Chesapeake eyes annexation to the west
CHESAPEAKE, Ohio -- The village of Chesapeake wants to annex several hundred homes in the West Chesapeake area, said Chesapeake Mayor Dick Gilpin.
Village council members earlier this month agreed to proceed with the annexation process from the village limits west about a mile and a half to the Union Township line near the Lawrence County Airpark, Gilpin said. "We've started the annexation process," he said.
A public meeting on the annexation proposal has been called for 7 p.m. Thursday at Chesapeake Middle School.
"We've been getting positive feedback so far," he said.
Dan Jeffries, a resident in the impacted area, said he wouldn't object to the annexation proposal.
"It's been talked about for many years," he said. "I see it as an opportunity to grow the village and improve services."
"It has to be done by petition," Gilpin said. Sixty percent of the property owners in the area proposed for annexation have to agree to it, he said. A list of the property owners is being drawn up by the Lawrence County Auditor's office. "We would have to go door to door to get the petitions signed."
The Lawrence County Board of Commissioners also would have to approve the annexation request if a sufficient number of signatures are collected.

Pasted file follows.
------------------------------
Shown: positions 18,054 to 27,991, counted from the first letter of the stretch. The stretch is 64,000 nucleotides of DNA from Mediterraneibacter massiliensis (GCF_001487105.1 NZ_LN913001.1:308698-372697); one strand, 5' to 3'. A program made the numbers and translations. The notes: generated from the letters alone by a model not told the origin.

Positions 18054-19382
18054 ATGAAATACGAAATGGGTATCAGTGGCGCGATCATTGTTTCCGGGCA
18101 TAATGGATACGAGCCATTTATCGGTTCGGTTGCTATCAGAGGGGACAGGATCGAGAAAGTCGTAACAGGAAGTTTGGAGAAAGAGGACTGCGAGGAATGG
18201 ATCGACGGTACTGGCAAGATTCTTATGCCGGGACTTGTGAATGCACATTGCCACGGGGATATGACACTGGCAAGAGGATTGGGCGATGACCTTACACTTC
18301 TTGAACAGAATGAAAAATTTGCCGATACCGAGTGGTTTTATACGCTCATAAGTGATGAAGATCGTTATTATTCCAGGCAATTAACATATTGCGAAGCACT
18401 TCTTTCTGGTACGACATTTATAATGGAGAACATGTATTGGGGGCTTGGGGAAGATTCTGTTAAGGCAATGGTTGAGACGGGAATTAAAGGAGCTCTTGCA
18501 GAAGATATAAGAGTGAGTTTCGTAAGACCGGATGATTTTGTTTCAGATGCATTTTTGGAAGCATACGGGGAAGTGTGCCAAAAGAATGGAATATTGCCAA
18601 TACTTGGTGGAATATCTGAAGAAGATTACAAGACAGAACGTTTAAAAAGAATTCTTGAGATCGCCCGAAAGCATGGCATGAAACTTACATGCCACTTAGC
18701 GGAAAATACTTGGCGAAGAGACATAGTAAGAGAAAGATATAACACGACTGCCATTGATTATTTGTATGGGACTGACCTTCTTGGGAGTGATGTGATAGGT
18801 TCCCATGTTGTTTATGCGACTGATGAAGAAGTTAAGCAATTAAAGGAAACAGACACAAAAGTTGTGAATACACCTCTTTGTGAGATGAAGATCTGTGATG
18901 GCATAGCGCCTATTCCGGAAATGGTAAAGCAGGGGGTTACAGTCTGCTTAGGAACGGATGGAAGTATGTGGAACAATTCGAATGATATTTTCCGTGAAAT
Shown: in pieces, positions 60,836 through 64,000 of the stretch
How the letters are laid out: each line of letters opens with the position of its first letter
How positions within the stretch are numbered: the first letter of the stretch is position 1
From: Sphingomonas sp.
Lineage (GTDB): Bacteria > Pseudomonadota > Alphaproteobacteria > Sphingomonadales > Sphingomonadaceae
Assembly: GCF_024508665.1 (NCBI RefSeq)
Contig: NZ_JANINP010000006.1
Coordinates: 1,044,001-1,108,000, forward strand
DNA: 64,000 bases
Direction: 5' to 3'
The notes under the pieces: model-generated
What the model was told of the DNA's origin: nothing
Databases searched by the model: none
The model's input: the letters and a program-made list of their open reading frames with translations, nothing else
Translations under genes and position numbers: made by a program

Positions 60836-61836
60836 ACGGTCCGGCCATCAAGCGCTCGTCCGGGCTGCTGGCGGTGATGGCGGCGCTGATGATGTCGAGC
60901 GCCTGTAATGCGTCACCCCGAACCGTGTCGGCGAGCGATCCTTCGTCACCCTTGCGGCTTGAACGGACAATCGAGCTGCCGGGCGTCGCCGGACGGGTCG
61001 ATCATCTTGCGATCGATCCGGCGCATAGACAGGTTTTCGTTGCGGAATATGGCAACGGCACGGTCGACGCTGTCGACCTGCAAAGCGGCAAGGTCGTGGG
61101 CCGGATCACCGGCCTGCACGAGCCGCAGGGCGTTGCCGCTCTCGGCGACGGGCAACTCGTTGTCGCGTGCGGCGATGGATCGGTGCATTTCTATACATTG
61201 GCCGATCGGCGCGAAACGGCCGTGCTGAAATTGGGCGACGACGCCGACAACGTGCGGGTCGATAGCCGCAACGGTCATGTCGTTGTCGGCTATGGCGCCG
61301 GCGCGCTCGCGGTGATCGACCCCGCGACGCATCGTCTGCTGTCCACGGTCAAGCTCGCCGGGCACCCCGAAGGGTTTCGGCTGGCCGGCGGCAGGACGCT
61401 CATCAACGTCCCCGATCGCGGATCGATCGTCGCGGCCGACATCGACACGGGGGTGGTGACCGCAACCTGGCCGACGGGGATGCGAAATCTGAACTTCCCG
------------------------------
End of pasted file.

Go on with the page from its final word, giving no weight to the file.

"We would be able to offer police protection," Gilpin said. "These people would have a say in village government."
If the village had more residents, it would be able to receive more grant funds, Gilpin said.
"We were just able to get a $100,000 grant for sidewalk improvements," he said. "With more residents, we would be able to go for better grants."
"We're not trying to become a city; we would like to be a bigger village," he said.
"It seems like the logical thing to do," said county Commissioner Bill Pratt. All three of the schools in the Chesapeake school district currently aren't located in the village, but are in the area under consideration for annexation, he said.
If the annexation is approved, Union Township would have to be reimbursed for a portion of the taxes it would lose, Gilpin said.